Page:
I was out doing my Friday morning errands when I ran smack dab into the center of the Jerusalem Marathon. Or should I say, they ran into me.
I had gone down to Emek Refaim Street to buy the newspaper, challah and dessert. The street was blocked off for the marathon. What fun, I thought. I’ll get to see the runners as they huff their way past kilometer 29.
One problem: Marzipan bakery, which makes the best half-cooked chocolate rugelach in the city, was on the other side of road which was being guarded by a full contingent of yellow-jacketed police and hired security personnel.
From inside the Steimatsky’s book store at the cashier, only a few runners passed – the leaders of the pack – thin and tiny. By the time I exited, though, a throng of thousands were pulsing my way.
I had to think fast. Would I be a timid American immigrant and wait for all the runners to pass before crossing at the traffic light? Or would I summon up the chutzpah of a Sabra and sprint perpendicularly through the human traffic?
Fortunately, the decision was made for me from above. No, I didn’t gaze skyward and ask for a sign. Rather the heavens opened up all by themselves, unleashing a torrent of not only rain but hail, effectively driving home the imperative for this chicken to head quickly for the rugelach, rules or not.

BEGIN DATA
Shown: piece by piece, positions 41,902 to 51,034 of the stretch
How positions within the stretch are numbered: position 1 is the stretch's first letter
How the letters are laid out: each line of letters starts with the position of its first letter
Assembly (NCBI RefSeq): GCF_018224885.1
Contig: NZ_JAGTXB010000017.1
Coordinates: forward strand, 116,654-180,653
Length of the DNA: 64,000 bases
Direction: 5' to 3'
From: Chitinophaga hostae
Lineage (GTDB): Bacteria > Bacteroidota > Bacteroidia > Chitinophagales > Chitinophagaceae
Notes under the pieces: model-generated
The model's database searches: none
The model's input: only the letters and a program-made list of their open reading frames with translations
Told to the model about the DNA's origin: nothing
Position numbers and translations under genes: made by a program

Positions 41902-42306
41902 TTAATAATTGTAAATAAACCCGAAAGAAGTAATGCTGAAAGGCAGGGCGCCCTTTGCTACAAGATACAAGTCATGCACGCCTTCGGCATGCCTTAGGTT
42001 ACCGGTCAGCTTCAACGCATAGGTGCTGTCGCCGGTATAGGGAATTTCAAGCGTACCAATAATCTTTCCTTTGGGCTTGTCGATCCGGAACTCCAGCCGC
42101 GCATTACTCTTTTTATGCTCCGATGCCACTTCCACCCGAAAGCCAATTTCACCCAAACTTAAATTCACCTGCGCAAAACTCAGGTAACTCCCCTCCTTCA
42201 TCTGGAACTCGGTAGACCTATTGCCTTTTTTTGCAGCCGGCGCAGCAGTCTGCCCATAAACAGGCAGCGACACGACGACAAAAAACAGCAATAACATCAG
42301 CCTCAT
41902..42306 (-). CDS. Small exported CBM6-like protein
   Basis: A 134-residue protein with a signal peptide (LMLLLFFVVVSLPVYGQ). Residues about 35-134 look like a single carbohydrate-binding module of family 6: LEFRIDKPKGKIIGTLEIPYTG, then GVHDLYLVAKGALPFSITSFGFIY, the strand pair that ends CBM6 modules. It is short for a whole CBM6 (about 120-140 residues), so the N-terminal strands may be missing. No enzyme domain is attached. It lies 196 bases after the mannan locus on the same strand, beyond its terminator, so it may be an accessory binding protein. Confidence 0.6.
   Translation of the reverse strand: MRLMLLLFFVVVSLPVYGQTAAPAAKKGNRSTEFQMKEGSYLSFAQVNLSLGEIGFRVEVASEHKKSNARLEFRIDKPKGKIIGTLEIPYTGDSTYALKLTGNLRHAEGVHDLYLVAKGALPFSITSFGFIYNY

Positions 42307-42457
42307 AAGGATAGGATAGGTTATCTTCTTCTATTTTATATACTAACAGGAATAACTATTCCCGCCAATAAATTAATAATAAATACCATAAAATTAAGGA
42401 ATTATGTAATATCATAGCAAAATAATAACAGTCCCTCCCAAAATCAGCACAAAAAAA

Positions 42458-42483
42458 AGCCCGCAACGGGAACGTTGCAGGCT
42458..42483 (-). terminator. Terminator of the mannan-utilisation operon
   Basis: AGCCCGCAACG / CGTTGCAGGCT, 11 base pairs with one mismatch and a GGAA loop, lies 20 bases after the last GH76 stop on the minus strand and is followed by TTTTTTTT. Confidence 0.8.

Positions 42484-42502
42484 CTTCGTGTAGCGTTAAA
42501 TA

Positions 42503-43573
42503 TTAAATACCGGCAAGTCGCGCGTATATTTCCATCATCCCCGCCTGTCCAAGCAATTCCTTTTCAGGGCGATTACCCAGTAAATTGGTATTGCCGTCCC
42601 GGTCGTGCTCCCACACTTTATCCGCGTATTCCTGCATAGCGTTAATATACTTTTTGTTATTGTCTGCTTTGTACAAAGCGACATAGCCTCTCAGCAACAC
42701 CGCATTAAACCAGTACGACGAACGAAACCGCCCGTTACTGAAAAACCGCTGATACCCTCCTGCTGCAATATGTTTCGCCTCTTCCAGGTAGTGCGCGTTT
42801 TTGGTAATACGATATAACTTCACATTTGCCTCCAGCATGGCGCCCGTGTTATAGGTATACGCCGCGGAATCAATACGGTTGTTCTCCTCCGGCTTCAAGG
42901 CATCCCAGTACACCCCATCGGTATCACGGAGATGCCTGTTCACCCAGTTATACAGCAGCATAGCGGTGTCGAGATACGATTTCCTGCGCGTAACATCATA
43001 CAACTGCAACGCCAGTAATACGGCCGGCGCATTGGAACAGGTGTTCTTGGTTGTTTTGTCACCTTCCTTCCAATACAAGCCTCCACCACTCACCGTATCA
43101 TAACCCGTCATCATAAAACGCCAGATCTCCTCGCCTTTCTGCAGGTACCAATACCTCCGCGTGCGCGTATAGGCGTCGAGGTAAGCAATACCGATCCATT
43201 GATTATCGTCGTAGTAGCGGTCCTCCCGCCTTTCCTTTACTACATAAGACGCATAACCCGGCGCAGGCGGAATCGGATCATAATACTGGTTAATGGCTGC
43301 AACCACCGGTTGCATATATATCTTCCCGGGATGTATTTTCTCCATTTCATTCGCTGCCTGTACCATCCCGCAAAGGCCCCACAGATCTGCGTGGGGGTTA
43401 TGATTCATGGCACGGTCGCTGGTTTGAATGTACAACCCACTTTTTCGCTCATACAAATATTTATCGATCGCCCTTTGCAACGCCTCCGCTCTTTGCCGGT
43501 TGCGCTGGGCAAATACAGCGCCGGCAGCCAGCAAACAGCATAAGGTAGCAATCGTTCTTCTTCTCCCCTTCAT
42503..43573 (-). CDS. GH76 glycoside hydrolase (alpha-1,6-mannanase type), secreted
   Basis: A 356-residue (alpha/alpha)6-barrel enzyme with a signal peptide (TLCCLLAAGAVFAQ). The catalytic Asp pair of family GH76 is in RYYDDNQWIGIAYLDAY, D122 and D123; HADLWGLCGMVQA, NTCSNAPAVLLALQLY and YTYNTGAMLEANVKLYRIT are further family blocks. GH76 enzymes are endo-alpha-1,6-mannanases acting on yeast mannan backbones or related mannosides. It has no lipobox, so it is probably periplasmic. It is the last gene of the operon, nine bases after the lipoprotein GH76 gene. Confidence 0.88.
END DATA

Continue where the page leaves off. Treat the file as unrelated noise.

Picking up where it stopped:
Pastries in hand, I relaxed and joined the spectators cheering on the runners, feeling sorry they had to slodge through such weather, even though they evinced no dissatisfaction.
12,000 professional and amateur athletes joined this year’s Jerusalem Marathon – 3,000 more than last year, making it Israel’s largest race and one of the world’s most picturesque. Next year, I’ll head out earlier and maybe stand by the road handing out rugelach to the weary at kilometer 29.